Metal Championship: Two 7th Army Victors of the 29th Division


To most collectors of American militaria, vintage medals and decorations are easily recognizable with distinctive patterns stamped into each face as well as the ribbons that they are suspended from.  In our militaria collection, we have focused on people (family members), a handful of U.S. Navy warships and other places that my relatives and ancestors served. In terms of collecting, medals and decorations are of tertiary importance, though I have acquired several pieces that otherwise captured my interest.

The ribbon is tied into a bow affixed to the suspension ring; a match to the Debratz copy.

In 2017, a group of photos, game programs (basketball), correspondence and a medal were listed in an online auction. All of the items originated from a veteran who served in the European Theater of Operations (ETO) during World War II with the 69th Infantry Division and played baseball for the unit’s team on his way to pitching in the ETO World Series in 1945 for the 29th Infantry Division team, the Blue and the Grays. After winning the 7th Army Championship, a semi-final elimination tournament, the 29th team faced (and was defeated by) the Red Circlers of the 71st Division.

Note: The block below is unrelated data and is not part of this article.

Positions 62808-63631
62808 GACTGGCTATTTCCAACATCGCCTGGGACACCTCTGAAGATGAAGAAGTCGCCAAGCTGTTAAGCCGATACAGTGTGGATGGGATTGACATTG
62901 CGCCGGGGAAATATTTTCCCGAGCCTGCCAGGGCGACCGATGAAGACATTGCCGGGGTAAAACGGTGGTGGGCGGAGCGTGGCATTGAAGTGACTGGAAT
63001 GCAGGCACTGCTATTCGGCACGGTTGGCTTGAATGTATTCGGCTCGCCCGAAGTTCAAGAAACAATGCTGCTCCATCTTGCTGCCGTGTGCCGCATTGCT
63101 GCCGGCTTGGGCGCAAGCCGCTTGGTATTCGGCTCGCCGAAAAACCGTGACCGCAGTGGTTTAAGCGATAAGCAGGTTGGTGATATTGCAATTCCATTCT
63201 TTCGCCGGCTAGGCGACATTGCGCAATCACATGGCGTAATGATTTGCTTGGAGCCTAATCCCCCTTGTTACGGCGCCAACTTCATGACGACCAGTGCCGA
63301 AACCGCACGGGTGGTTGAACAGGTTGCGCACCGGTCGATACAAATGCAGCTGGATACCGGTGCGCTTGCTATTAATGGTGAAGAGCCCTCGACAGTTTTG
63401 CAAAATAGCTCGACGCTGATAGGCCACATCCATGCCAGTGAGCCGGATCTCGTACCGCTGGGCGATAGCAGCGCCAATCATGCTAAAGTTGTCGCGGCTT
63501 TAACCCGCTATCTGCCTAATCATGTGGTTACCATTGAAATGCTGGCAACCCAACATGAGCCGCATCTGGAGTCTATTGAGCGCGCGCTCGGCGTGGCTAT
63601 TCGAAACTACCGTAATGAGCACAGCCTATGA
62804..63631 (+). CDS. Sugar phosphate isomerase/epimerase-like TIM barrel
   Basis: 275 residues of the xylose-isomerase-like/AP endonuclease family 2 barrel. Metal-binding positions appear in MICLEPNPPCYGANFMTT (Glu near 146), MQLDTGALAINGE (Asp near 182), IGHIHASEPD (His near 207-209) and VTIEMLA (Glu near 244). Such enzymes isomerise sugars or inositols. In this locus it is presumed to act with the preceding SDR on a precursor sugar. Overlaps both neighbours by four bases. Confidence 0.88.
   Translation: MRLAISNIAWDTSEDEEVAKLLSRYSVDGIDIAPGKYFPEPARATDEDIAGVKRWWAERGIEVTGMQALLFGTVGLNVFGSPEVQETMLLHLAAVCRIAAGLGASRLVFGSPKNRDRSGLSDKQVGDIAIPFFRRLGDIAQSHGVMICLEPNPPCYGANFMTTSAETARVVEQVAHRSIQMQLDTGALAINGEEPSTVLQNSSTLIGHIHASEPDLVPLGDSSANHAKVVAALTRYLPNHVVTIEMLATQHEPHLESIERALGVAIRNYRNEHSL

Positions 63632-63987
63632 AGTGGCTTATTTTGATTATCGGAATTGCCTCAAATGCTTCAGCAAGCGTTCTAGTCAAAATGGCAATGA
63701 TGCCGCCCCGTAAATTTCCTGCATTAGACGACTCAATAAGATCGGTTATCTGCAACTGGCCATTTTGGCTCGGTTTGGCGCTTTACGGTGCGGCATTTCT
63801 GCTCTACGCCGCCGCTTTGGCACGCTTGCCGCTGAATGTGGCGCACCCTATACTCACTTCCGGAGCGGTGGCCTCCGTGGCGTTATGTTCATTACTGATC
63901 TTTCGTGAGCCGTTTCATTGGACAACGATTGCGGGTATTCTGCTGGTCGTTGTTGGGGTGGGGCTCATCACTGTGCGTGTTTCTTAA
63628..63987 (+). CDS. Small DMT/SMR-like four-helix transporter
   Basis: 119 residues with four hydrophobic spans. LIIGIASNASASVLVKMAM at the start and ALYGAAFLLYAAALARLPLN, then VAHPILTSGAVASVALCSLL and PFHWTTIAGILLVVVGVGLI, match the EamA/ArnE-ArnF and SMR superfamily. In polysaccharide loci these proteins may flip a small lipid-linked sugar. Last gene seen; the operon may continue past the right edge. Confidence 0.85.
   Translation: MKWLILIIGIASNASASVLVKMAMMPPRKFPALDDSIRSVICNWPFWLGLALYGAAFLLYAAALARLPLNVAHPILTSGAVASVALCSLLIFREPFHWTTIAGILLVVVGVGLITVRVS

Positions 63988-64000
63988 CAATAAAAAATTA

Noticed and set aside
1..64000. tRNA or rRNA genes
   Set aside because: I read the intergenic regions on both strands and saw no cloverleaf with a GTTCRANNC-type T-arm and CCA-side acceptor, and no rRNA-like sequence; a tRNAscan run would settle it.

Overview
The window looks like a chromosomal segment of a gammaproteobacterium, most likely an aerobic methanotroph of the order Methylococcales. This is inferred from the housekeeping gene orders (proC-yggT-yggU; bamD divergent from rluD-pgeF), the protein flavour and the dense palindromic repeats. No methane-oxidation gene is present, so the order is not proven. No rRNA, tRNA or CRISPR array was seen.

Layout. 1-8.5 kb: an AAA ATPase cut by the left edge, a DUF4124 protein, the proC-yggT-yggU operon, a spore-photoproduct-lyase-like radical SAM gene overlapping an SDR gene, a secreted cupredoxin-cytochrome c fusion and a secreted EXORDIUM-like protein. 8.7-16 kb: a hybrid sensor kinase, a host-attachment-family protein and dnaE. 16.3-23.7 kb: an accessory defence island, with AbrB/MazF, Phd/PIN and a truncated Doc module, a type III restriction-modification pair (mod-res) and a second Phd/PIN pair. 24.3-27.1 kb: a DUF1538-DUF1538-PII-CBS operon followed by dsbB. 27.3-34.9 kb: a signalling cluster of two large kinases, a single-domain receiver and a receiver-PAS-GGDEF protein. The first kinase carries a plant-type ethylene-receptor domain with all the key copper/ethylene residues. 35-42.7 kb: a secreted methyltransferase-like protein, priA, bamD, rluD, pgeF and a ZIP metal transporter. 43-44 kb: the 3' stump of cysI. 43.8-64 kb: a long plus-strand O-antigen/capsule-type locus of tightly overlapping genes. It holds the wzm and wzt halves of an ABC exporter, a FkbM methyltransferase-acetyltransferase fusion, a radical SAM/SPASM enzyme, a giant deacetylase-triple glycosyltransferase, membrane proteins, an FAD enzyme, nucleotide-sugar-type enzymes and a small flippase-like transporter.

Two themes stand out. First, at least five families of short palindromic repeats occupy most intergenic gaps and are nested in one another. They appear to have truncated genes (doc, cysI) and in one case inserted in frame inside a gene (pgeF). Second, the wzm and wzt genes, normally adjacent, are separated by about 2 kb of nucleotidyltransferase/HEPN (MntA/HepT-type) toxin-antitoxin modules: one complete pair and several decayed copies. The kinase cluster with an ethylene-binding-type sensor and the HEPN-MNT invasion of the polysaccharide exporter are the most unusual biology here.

The reverse of E.R. Ghelf’s medal shows the basic brooch pin as it is stitched to the backside of the ribbon-bow.